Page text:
He has been credited with establishing the “carry-in, carry-out” policy in the Adirondacks and with introducing cross-country skiing to that pristine land. I had only known Almy Coggeshall during the last year of his life and learned much about him from what was written and spoken at the time of his death in January.
He had long been known by wilderness lovers, hikers, skiers, poetry lovers, photographers and those who shared his serious concerns for the environment, particularly the Adirondacks. So I was a Johnny-come-lately to this man and his passions, and will only record here the few episodes of social interchange he and I enjoyed, but I think they illustrate how Almy lived until he died.
Out walking one day, I met Almy walking briskly in the other direction carrying his signature ski pole as a walking stick. We exchanged names, had a brief conversation and continued on our ways. He was small of stature, but impressed me with his curiosity, intelligence and zest for life. I had also noticed his penchant for eclectic garb — a jaunty scarf knotted at his throat, a bright bow tie, an authentic sailor shirt with large white collar in back, blue tie in front.
I had dinner with the Coggeshalls one evening in the Van Curler Dining Room at Glen Eddy. His beloved wife, Anne, was losing her battle with cancer at the time, but her eyes still sparkled and she shared Almy’s interest in other people and issues of the day. She and Almy were co-authors of “Twenty-Five Ski Tours” in New York, just one of many projects they shared. She died in October 2008.
Almy has recited some of his favorite poems at the Annual Poetry Gala held at the Central Branch of the Schenectady County Public Library and organized by my friend Linda Witkowski. (This year’s gala is at 2 p.m. Sunday, April 19.) I missed last year’s event but heard that Almy had recited “Boots” by Rudyard Kipling. I asked him one day in the lunch room if he would recite it for me and he did, right off the top of his head. I’m told that he could call up many poems and limericks. He carried them around in his head.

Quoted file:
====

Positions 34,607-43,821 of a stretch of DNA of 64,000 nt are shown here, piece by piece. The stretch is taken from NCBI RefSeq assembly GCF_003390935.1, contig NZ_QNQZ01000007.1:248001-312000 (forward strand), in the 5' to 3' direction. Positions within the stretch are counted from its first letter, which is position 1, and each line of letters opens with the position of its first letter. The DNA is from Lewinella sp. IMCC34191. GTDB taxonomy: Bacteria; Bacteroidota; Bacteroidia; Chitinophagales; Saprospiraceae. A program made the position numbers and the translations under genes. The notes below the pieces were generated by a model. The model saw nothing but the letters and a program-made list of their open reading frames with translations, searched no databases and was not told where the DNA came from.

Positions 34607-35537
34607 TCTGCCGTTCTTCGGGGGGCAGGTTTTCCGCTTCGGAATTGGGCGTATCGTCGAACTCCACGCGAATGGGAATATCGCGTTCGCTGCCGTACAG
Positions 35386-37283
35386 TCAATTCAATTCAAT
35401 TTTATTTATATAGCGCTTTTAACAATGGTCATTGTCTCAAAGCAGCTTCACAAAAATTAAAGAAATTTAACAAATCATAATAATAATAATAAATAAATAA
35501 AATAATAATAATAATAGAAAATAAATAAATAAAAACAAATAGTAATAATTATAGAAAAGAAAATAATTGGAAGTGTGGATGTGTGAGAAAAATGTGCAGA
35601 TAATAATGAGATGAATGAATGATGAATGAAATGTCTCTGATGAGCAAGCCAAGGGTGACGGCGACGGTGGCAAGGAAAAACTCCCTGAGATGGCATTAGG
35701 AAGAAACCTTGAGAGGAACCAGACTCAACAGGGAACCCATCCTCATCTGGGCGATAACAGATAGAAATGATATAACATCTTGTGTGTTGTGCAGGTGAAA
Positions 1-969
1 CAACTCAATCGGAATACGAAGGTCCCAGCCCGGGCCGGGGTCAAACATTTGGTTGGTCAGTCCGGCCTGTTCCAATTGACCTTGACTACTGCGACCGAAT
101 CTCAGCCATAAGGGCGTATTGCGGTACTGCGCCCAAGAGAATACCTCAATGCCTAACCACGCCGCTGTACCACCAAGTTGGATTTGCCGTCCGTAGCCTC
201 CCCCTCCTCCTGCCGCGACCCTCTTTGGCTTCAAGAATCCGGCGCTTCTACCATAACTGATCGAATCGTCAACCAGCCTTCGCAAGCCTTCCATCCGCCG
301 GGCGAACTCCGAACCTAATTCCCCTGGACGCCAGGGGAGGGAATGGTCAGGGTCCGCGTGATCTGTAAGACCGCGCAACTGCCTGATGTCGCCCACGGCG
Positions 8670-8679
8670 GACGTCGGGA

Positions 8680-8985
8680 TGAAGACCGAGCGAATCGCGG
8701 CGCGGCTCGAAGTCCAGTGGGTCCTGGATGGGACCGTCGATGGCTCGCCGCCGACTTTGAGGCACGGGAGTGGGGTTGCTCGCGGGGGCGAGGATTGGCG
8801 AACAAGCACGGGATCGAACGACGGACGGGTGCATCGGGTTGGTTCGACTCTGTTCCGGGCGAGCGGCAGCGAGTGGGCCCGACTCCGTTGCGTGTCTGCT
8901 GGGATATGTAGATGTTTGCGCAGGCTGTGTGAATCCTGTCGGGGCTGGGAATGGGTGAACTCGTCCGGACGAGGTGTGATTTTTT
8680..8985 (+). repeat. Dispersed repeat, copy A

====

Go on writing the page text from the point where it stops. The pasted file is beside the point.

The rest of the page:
Knowing his fondness for Kipling, I loaned him a small book of essays by Arthur Gordon that included a funny story about Gordon’s timorous visit to Kipling late in his life. Noting his nervousness, Kipling invited Gordon to see his backyard pond where he kept his “navy” — a “six-foot skiff with hand-cranked paddle wheels.” They boarded the boat, but Gordon was so nervous in the company of the Great Man that he cranked too hard and the paddle wheel broke, leaving the two men “marooned in the middle of a fishpond.” They were rescued by a gardener with a long rake.
After Anne died, Almy invited various people to eat dinner with him. June and Bud Osborne and I had the honor one evening. I asked Almy about his schooling and his subsequent career — “drawing him out,” my mother would call it — and I lived to regret it. Complying with my request, he treated us to an exhaustive monologue on the origin of plastics and the discovery of the many applications in this field. I vowed to reciprocate in kind if I had an opportunity.
At lunch one day, Almy drew me out on the subject of vertigo, which was plaguing me at the time. He told me that he’d had some experience with the malady and I asked him to describe what it felt like to him. He told me that it felt like he was on a wet slate roof trying to get his balance with the world spinning around him. That pretty much matched my worst episodes of vertigo.
Almy and I lived at opposite ends of the complex, but that evening I found a note on my doorstep and a hand-drawn picture of a girl on a slanting roof, arms and legs akimbo while spinning in space. He drew and wrote in pencil, his writing was labored by then, and the note showed some signs of erasures, but I deeply appreciated the laugh he gave me.
I treasure his words and the drawing. He closed by saying, “When you feel better, give me a call so we can do dinner sometime soon.”
In December, Almy went to the hospital one night, having suffered a possible heart attack. His good friend Dusty Rhoades kept us posted as to his condition and it wasn’t long before Almy was back among us. I dropped off some Christmas cookies on his doorstep and again he wrote a note and took the long walk to drop it off on my doorstep. Referring to the cookies, he wrote, “the best testimony I can give to the quality of the cookies is that they were mostly gone by sundown.” This note was in ink, and his handwriting seemed much stronger.
Almy had frequently sent well-reasoned letters to the editor, and had them published in this paper, and I had nudged him to send his thoughts to the Sunday Opinion section. He was active in the Association for the Protection of the Adirondacks and he told me he was busy cataloging his collection of published books, articles, photos, clippings and other archival material for the Adirondack Research Library on St. David’s Lane, but that he planned to “have something for Art Clayman, opinion page editor, in the near future.”
That note was written on Christmas Day, 2008. He died one week later on New Year’s Day, and I wonder, “Who could possibly replace him?”
Ruth Peterson lives in Niskayuna. The Gazette encourages readers to submit material on local issues for the Sunday Opinion section.